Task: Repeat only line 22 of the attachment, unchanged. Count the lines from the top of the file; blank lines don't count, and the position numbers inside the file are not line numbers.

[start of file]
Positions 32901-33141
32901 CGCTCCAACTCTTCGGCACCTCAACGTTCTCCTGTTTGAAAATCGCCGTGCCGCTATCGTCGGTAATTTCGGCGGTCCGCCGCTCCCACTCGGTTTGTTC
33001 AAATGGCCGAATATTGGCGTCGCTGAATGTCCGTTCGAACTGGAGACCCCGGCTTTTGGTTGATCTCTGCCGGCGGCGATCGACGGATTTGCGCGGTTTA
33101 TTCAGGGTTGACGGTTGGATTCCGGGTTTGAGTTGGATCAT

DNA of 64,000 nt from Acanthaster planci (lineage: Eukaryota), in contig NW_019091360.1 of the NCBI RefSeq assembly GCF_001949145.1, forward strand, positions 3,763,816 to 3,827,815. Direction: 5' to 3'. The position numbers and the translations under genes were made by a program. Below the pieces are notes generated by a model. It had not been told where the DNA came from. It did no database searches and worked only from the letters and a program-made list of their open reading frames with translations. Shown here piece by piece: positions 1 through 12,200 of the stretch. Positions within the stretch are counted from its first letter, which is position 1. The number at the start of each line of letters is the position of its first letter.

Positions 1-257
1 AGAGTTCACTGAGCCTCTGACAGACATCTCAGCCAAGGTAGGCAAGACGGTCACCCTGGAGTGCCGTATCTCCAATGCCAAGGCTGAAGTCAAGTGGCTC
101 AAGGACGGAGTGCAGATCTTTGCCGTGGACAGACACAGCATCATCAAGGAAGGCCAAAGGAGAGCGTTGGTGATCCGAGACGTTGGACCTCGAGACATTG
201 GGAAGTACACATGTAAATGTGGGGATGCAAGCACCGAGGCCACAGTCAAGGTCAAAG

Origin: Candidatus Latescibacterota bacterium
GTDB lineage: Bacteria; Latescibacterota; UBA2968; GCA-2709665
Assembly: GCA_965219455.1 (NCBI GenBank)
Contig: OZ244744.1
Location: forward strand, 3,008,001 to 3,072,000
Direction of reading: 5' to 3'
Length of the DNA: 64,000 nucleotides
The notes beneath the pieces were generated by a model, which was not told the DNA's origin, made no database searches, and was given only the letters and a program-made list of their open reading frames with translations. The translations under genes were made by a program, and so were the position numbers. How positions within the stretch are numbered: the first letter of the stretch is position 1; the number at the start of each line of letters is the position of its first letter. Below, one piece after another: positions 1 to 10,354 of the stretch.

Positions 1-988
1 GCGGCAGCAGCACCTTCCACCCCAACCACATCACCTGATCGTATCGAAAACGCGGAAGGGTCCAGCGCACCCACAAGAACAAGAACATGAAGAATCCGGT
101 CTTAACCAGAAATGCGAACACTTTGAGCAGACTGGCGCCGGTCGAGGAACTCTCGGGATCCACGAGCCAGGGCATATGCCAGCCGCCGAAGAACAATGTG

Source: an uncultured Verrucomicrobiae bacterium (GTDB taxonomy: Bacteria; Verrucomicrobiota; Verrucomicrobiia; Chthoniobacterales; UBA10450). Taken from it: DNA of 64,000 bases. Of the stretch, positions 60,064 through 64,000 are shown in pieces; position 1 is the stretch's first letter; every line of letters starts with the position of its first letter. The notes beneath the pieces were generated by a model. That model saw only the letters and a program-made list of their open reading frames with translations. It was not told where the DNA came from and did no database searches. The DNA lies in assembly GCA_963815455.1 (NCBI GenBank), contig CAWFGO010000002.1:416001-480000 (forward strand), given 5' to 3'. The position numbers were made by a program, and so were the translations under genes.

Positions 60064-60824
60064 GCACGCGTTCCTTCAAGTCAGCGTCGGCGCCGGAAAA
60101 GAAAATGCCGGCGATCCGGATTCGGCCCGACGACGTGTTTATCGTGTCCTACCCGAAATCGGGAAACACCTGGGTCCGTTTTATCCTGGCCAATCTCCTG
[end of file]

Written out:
Positions 60064-60824